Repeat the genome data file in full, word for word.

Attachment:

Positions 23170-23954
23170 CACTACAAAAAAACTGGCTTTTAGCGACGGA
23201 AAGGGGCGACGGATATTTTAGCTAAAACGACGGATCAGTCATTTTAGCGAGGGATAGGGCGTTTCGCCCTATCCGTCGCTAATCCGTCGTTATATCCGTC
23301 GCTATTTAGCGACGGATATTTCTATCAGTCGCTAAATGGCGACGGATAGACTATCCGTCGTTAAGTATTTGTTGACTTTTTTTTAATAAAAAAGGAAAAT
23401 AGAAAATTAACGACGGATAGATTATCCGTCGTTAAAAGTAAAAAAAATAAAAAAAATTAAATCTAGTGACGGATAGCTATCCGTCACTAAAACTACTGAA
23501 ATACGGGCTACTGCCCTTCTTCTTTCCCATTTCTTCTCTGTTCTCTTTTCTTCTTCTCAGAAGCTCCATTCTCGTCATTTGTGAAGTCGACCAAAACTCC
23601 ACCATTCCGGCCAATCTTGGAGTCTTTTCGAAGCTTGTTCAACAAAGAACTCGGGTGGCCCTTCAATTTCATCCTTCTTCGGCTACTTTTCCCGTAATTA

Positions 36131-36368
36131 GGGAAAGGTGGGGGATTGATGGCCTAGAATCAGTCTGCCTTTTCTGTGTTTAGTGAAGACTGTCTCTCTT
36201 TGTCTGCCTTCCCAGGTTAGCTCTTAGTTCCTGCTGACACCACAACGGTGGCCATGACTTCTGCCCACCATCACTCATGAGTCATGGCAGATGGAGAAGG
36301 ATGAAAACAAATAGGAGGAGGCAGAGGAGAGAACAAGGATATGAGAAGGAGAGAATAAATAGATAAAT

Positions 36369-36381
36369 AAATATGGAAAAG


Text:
Positions 23170-23954
23170 CACTACAAAAAAACTGGCTTTTAGCGACGGA
23201 AAGGGGCGACGGATATTTTAGCTAAAACGACGGATCAGTCATTTTAGCGAGGGATAGGGCGTTTCGCCCTATCCGTCGCTAATCCGTCGTTATATCCGTC
23301 GCTATTTAGCGACGGATATTTCTATCAGTCGCTAAATGGCGACGGATAGACTATCCGTCGTTAAGTATTTGTTGACTTTTTTTTAATAAAAAAGGAAAAT
23401 AGAAAATTAACGACGGATAGATTATCCGTCGTTAAAAGTAAAAAAAATAAAAAAAATTAAATCTAGTGACGGATAGCTATCCGTCACTAAAACTACTGAA
23501 ATACGGGCTACTGCCCTTCTTCTTTCCCATTTCTTCTCTGTTCTCTTTTCTTCTTCTCAGAAGCTCCATTCTCGTCATTTGTGAAGTCGACCAAAACTCC
23601 ACCATTCCGGCCAATCTTGGAGTCTTTTCGAAGCTTGTTCAACAAAGAACTCGGGTGGCCCTTCAATTTCATCCTTCTTCGGCTACTTTTCCCGTAATTA

Positions 36131-36368
36131 GGGAAAGGTGGGGGATTGATGGCCTAGAATCAGTCTGCCTTTTCTGTGTTTAGTGAAGACTGTCTCTCTT
36201 TGTCTGCCTTCCCAGGTTAGCTCTTAGTTCCTGCTGACACCACAACGGTGGCCATGACTTCTGCCCACCATCACTCATGAGTCATGGCAGATGGAGAAGG
36301 ATGAAAACAAATAGGAGGAGGCAGAGGAGAGAACAAGGATATGAGAAGGAGAGAATAAATAGATAAAT

Positions 36369-36381
36369 AAATATGGAAAAG